A Saner Way to Climb: One Black Woman’s Journey to the Top of the Communication World

Over three decades, Charlene Wheeless rose steadily through the ranks of corporate communication. In almost every job, she was the first Black woman to (fill in the blank)—including in her current role, as chairman of the Page Society. When Wheeless became chief communications officer of a global infrastructure company several years ago, she thought she had reached the mountaintop. Then, breast cancer—a long, vicious battle turned her world upside down. Returning to work, she found herself bewildered by the absurd amount of work she used to do, and enraged by all the years she’d spent “turning myself inside out” to conform to corporate life. She wondered, “What did I give up for this level of success?” And she started over, as she says in her new memoir You Are Enough! “Reclaiming your career and your life with purpose, passion, and unapologetic authenticity.” In her first major speech about her journey, Wheeless will share what she learned—in vivid detail and with concrete advice, for everyone managing a career now, and a life.


What Have We Learned Here? What Will We Do? A Q&A with David Murray.

David Murray drew on his life in communication to write his book, An Effort to Understand. “Every time I’m with communicators, we all shake our heads and pound the drinking table about the stupidity of politicians, the blindness of CEOs, the incuriousness and insensitivity and stubbornness of everyday citizens,” Murray says. “All these conversations have one overarching them: ‘If only these people understand what we understand … we’d all understand each other better and the world would be a much more cohesive and livable place.’ But is that really true?” After a day of conversation about communication—this is your chance to ask yourself, and ask David about what better communication can achieve, what it can’t, and how to know the difference.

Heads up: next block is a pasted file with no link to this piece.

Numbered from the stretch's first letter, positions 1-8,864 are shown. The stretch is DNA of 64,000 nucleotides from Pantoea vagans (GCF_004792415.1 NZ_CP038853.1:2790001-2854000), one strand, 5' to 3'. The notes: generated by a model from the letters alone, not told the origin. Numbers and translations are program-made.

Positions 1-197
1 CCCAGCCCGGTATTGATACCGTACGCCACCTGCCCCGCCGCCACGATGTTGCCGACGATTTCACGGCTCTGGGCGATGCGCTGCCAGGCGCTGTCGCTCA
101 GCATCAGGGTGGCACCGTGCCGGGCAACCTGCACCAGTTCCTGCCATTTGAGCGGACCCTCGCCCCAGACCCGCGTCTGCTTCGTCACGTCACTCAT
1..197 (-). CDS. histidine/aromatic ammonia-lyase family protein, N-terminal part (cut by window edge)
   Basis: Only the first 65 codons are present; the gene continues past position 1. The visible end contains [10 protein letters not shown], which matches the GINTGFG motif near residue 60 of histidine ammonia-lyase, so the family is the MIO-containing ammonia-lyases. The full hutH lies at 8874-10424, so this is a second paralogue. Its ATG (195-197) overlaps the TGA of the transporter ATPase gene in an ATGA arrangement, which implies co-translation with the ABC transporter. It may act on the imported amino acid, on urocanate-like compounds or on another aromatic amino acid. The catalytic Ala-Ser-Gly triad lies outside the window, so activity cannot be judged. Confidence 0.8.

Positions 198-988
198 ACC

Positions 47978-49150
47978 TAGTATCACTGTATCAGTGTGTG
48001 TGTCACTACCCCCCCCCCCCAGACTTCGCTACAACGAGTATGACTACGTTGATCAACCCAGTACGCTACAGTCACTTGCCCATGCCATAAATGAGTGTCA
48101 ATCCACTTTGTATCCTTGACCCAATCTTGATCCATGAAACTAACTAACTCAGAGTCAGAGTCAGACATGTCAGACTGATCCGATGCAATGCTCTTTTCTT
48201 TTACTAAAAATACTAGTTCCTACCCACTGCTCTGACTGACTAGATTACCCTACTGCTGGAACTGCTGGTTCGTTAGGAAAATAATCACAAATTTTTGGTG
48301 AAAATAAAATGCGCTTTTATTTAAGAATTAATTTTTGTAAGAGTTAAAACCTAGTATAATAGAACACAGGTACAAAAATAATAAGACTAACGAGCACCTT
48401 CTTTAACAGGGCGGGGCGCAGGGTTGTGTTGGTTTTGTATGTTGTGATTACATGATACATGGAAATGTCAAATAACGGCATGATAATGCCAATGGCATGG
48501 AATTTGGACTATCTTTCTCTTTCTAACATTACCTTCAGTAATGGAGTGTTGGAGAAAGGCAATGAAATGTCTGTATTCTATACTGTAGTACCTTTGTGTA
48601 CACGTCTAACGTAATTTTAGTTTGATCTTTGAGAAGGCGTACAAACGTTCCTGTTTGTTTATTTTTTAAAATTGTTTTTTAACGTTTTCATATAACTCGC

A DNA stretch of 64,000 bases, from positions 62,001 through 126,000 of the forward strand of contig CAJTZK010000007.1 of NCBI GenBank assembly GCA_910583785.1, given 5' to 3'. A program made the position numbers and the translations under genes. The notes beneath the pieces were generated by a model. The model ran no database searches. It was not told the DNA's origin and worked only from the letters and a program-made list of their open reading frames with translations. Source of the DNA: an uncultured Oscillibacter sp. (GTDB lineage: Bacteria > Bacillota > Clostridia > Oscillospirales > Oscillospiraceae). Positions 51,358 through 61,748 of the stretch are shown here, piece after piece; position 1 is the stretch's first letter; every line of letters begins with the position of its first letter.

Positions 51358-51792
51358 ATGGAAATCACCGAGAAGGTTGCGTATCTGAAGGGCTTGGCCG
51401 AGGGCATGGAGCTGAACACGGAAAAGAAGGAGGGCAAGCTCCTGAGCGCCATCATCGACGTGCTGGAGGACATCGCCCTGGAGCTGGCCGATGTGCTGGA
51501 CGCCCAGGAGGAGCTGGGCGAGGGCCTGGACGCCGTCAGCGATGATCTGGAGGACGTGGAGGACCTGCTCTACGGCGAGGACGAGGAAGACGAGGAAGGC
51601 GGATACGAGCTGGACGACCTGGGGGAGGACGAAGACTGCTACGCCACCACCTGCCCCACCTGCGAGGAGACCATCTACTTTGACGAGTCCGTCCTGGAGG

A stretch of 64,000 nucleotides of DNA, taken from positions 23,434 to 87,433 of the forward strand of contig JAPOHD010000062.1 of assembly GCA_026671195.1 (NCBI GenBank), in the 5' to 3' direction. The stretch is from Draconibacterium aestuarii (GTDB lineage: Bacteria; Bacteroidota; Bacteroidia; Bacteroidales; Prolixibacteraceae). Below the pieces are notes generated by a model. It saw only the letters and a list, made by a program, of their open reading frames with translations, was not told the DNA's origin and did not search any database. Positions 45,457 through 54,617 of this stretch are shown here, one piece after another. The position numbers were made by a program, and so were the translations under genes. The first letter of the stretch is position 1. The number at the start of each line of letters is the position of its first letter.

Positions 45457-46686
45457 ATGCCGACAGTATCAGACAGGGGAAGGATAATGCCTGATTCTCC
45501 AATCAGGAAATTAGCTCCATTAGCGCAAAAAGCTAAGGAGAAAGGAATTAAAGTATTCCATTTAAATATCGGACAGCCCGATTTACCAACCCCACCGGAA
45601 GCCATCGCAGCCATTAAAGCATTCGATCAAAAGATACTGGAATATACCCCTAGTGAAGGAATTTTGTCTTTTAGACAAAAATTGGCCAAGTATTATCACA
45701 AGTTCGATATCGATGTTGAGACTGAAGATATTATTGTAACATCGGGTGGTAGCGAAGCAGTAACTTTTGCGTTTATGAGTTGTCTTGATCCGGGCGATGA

Jean Card

Jean Card

Jean (Jeanie) Card’s political views have been shaped by the two halves of her life: Growing up in a blue-collar, small-business family in rural Vermont; and living and working in our nation’s capital. Her time in Washington, D.C. has included six years in the executive branch of the U.S. government as a politically appointed speechwriter in the George W. Bush Administration. Today, Jeanie is a public relations consultant specializing in ghostwriting and coaching (for both writing and public speaking). She has also written extensively under her own name, including four years as a weekly contributor to the U.S. News & World Report opinion page.

Bob Feldman